What does the Bible say about tolerance? And how are we, as Christians, supposed to act in a world that demands tolerance of so many things that goes completely against the Word of God? Christians are mandated to be followers of Christ. We are mandated to love EVERY PERSON. But that doesn’t mean we have to love EVERY ACTION. So where to we go from there?
Don Boys provides an interesting breakdown for walking your Christian faith with integrity in a world that will tell you everything you’re doing is wrong. He writes:
Timothy was bishop of the Ephesus church and disciple of the Apostle Paul who trained him to be a church leader. In A.D. 97, as the pagans were about to celebrate a feast called Catagogion, a festival in which they carried images of pagan gods through the streets, Timothy, severely reproved them for their ludicrous idolatry. For his faithful witness, they beat him with clubs, and he died two days later. Timothy was contending for the faith as every Christian is expected to do. He was compliant; his attackers were contentious, combative, and criminal.
Gibbon reported that the proconsul Pliny had published a general edict against unlawful meetings and Christian leaders thought it prudent to suspend their agapae; “but it was impossible for them to omit the exercise of public worship.” Christian leaders were willing to cease their feast but refused to stop their worship services. They were not being rebels, but being faithful Christians.
What would modern pastors do under the same circumstances? They would fold like a cheap suit.
Irenaeus reports that Polycarp, a disciple of the Apostle John, once met the heretic Marcion in the street and Marcion asked, “Do you recognize me?” “Indeed,” replied Polycarp, “I recognize you as the firstborn of Satan!” Evidently, Polycarp was not interested in building bridges.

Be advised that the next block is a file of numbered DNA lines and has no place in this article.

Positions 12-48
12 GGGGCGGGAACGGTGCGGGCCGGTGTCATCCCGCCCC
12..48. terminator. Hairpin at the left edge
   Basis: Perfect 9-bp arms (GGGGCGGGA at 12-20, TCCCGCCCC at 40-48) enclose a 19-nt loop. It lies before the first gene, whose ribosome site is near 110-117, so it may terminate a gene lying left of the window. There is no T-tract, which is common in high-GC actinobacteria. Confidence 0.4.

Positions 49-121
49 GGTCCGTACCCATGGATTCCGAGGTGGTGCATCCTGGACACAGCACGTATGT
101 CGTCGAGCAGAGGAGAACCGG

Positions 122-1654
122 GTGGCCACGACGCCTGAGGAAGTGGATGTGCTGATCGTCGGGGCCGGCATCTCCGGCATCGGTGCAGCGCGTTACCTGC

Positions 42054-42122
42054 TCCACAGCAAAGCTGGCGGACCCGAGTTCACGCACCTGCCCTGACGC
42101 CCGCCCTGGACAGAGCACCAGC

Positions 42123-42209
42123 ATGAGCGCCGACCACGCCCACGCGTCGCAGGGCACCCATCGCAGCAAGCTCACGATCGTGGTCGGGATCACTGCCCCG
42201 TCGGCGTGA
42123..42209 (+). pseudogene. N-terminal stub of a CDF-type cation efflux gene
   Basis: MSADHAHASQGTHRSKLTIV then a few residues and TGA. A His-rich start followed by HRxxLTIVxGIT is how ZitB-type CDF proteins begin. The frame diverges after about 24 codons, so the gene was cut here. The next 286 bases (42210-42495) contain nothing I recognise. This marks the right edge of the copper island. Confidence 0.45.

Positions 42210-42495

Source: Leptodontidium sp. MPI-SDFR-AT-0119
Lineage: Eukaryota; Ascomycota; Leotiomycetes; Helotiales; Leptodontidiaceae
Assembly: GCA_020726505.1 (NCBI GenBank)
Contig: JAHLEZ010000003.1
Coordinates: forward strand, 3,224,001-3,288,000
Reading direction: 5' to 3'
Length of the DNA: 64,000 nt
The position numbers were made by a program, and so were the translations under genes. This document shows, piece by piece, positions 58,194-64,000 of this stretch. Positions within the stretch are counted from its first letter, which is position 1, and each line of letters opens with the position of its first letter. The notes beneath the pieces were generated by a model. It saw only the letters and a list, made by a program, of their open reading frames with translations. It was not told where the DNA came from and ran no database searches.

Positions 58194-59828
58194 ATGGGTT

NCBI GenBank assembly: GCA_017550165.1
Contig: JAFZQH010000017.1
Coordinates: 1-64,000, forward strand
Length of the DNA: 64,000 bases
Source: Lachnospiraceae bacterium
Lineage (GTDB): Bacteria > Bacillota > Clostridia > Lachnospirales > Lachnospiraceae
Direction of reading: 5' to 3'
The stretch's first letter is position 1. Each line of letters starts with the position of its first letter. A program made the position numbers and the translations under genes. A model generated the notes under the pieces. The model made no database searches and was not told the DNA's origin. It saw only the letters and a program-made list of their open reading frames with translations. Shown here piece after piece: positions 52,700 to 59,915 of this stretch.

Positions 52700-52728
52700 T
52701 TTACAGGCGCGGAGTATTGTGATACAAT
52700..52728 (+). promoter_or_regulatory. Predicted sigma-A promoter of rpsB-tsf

Once, when the Apostle John walked into a public bath, he heard that Cerinthus, a famed leader of the Gnostics, was already within. John immediately grabbed his belongings and fled from the place, saying, “Let us flee, lest the bath fall in, as long as Cerinthus, that enemy of the truth, is within!” John was obedient, not obstinate, or obnoxious.
Committed Christians are willing to confront error, challenge it, and contend with it to the point of conflict. They are not mean-spirited or bigoted but are simply obeying the One who converted, called, and commissioned them.
“Judge Not!” is the battle cry of those who use it as a smoke screen to secretly, safely, and surely retreat from the truth. Truth is seen as “unloving” by those who reject it and refuse to repent. It is a fact that right is right, even if nobody believes it and wrong is wrong, even if everybody affirms it. During the time when almost everyone (except knowledgeable Christians) “knew” the world was flat, the fact is it was not flat. Even the experts were wrong. It is better to stand for truth and be alone than stand for error with the crowd.
Friedrich Nietzsche wrote, “You have your way, I have my way. As for the right way, it does not exist.” Nietzsche was wrong as usual.
It was common in past years for people of all persuasions to defend their beliefs when challenged by an opponent. But now it is considered to be contentious, confrontational, and crass to contend that you are right and others are wrong. We have been brainwashed into thinking there are many points of view but there is no “right” view or a “wrong” view. Usually, a Bible believing Christian’s view is not considered valuable, viable, or virtuous by the shallow, the stubborn, and the scorner.
The reason for such a novel concept is that if there is a “right” and a “wrong” then someone must make the judgment. But that requires an authority that honorable people can depend on for support. That authority is God, and His Word is absolute–so there is “right” and “wrong.” That concept drives liberal unbelievers up the wall.
Our critics demand tolerance as if it is the highest aspiration; however, as Bishop Sheen said, “Tolerance applies only to persons, but never to truth…or principles. About these things we must be intolerant….Right is right if nobody is right; and wrong is wrong if everybody is wrong. And, in this day and age we need, as Mr. Chesterton tells us, ‘not a church that is right when the world is right, but a church that is right when the world is wrong.’”
If the world was ever wrong, it is today and churches are failing…